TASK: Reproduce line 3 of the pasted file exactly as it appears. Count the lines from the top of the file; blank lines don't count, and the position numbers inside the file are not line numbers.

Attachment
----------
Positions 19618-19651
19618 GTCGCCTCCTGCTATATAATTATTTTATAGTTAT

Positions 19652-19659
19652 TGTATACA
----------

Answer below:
Positions 19652-19659